Fourth: It is vital to adapt monetary policy, and central-bank operations to incorporate the macroeconomic implications of climate change.

The world economy in 2040 will be shaped by the effectiveness of these climate-related actions taken today particularly in related to climate transition risks.

* * *

For his sixth question, Daniel asks that we discuss geopolitics: How might globalization evolve in the light of growing rivalry between America and China, and what looks increasingly like a multipolar world?

The long-term trends in the financial landscape that we have just discussed will only increase the need for international cooperation across the spectrum of regulatory policies.

Finance is already global, and new technologies will make it even more so — and cross-border financial flows will become faster and more fungible.

That means that consistent global policies that preclude “regulatory arbitrage” will become even more important for securing global financial stability.

Let me give you another example: climate change. Redirecting finance toward climate-change mitigation and adaptation efforts will require better quality and more comparable data to align investments with climate goals — and this, in turn, requires international cooperation on identifying data gaps and strengthening classifications and disclosures.

The trends that we are seeing are, overall, encouraging. Global challenges require global solutions, and policymakers are now working together to ensure that the global financial sector is a part of the solution toward a better future — not part of the problem, as we saw during the Global Financial Crisis, more than a decade ago. 

* * *

For his seventh question, Daniel invites us to “gaze into our crystal ball.’ How might all of these various challenges intersect? He wonders if there are broad scenarios that we can sketch out for the future of the global economy? Can we identify, perhaps, a few of the potential alternative futures that we should watch out for?

Well, that’s a wide-ranging invitation. At the risk of slightly disappointing Daniel here today, I certainly wouldn’t want to speculate about any specifics — or offer any sweeping prediction of long-range forecasts.

When it comes to the economy’s near-term prospects, however, I’ll invite you to watch for the three flagship reports that we’ll issue in mid-October, at the Annual Meetings of the IMF and the World Bank. Our flagships — the World Economic Outlook; the Global Financial Stability Report; and the Fiscal Monitor — offer discussions on the near-term outlook and present deep-dive analyses of topical issues.

Even if I politely decline Daniel’s invitation to “gaze into a crystal ball” and make any specific projection about the long term, I’ll emphasize this point: Wise policymaking will be the crucial factor in shaping the future of our people and the planet.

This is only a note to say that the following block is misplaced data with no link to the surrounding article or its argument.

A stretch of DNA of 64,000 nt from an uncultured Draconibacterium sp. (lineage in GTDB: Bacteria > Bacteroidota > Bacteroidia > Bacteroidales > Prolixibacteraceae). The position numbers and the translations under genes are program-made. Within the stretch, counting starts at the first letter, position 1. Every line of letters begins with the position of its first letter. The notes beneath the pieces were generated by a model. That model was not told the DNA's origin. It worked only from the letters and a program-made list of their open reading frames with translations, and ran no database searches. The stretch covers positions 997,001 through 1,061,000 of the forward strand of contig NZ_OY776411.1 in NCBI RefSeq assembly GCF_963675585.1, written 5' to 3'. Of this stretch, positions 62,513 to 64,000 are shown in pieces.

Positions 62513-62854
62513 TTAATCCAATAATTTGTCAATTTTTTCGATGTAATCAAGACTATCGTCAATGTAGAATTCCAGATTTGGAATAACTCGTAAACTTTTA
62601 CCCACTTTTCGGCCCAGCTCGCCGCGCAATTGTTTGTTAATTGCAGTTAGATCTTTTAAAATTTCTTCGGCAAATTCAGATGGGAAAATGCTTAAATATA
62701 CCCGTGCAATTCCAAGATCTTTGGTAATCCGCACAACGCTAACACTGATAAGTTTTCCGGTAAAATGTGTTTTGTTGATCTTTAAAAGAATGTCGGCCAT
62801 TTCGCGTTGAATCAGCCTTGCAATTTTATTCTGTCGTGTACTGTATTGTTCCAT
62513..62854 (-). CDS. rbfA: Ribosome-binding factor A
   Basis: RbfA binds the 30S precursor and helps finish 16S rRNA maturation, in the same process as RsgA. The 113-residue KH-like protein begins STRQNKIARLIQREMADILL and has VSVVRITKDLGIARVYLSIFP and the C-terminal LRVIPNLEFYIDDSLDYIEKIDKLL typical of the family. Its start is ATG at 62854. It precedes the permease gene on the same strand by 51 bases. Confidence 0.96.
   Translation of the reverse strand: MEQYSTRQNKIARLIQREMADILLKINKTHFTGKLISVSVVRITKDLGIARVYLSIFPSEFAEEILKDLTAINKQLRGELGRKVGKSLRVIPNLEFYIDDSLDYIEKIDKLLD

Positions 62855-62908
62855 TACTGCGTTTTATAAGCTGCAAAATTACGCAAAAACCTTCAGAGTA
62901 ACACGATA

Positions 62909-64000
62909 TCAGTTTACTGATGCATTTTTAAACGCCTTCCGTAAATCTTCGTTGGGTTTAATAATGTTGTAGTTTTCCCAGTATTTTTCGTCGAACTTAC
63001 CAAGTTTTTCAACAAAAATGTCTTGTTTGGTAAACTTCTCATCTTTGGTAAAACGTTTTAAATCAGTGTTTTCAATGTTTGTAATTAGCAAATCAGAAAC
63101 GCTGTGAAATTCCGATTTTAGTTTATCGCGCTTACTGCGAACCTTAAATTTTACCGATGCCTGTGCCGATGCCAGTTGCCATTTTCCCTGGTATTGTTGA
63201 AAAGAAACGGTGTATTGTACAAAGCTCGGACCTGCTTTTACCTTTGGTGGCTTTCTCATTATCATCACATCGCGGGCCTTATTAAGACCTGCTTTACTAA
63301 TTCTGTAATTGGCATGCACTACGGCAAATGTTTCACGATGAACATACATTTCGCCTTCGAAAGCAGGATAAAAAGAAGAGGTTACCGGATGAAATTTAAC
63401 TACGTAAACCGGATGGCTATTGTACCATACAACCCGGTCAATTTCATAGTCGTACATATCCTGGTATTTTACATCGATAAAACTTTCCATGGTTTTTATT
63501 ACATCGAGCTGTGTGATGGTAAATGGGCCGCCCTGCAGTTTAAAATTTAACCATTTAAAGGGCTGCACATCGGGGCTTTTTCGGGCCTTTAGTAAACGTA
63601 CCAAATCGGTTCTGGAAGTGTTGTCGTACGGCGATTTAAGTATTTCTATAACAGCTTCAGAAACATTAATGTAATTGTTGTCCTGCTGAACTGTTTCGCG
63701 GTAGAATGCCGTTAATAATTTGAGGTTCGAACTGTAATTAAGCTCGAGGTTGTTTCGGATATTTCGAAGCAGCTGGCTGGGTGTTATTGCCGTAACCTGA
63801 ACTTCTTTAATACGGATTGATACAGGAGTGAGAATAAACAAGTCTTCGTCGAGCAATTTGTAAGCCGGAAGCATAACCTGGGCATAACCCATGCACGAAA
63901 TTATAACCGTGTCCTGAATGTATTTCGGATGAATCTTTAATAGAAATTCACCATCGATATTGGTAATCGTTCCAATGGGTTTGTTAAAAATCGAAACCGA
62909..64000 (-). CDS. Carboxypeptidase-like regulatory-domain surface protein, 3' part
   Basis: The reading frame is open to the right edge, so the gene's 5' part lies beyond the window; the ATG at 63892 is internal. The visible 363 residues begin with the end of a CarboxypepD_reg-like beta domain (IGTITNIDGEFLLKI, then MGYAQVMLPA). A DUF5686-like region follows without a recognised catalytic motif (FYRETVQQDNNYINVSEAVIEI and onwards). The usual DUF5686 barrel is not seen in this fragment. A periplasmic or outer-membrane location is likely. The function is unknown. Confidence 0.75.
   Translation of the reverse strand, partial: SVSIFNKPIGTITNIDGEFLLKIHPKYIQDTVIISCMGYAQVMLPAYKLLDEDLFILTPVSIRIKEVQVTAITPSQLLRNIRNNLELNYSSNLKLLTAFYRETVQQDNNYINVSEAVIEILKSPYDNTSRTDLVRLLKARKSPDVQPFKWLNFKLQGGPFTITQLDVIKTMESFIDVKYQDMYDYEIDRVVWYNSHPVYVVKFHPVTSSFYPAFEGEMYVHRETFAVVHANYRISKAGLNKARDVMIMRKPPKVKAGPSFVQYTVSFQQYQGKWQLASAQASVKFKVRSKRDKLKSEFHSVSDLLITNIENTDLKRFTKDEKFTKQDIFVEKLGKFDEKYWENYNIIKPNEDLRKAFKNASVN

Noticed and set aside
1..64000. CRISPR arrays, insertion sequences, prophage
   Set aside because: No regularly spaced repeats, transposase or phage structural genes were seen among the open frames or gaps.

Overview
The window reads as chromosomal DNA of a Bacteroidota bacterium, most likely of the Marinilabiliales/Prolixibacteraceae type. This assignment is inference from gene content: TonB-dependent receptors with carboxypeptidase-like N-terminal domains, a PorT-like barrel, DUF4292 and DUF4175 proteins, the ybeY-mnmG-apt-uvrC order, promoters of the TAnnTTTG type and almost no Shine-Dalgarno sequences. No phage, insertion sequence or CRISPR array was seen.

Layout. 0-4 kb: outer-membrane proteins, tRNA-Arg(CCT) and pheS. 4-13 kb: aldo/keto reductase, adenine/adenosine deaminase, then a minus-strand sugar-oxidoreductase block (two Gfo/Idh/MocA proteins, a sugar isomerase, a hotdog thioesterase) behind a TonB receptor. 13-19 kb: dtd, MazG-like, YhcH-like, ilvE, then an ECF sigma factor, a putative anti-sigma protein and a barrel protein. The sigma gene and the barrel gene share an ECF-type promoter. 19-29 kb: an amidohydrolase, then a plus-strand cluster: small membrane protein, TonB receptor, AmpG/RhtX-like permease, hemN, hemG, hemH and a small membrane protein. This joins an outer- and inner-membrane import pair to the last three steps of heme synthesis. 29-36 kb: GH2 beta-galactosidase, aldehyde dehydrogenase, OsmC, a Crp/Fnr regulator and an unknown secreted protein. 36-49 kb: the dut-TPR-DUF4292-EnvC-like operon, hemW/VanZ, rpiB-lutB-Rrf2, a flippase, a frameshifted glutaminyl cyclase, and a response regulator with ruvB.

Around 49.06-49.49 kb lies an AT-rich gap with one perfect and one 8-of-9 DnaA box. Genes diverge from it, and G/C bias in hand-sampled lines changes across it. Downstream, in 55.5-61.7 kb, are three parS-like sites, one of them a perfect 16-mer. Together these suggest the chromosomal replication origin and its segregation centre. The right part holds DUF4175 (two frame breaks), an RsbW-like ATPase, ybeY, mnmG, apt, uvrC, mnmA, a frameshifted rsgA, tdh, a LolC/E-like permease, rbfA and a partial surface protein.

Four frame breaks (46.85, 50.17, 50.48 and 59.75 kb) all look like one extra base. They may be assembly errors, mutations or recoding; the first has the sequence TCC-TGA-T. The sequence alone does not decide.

The economy of tomorrow, after all, depends on the wisdom of the policy choices we make today. Or, to quote the economists Mariana Mazzucato and Michael Jacobs of University College London — in their remarkable recent book, which brings together the insights of many of today’s leading economists, “Rethinking Capitalism: Economics and Policy for Sustainable and Inclusive Growth”: “The economy we have is the economy we choose to build. It is time to make different choices.”

Depending on the choices we, as a society, resolve to make: I imagine that we can envision a relatively optimistic scenario, a relatively pessimistic scenario — and also something in-between.

In an optimistic scenario, society would reap the benefits of wise planning — by reducing carbon emissions and restraining the rate of global warming; by adopting wise regulation that captures the benefits of digital innovation; by promoting sensible safeguards that allow us to respond to new trends and protect against emerging risk, some of which we discussed; and by adopting far-sighted social policies that protect public health, preventing a resurgence of the pandemic. We can take practical steps that maximize our up-side potential.

In a more pessimistic scenario, society might delay making the hard choices that confront us — by hesitating to take strong action to limit carbon emissions, until the environmental effects of climate change intensify; by neglecting the risks that may accompany digital technologies, until we invite instability; by delaying the adoption of sound regulation, thus risking speculative excess in our financial markets; and by letting down our guard on public health, thus allowing for a resurgence of the coronavirus and its variants. We have to hope that we reach a social consensus that minimizes our down-side risk.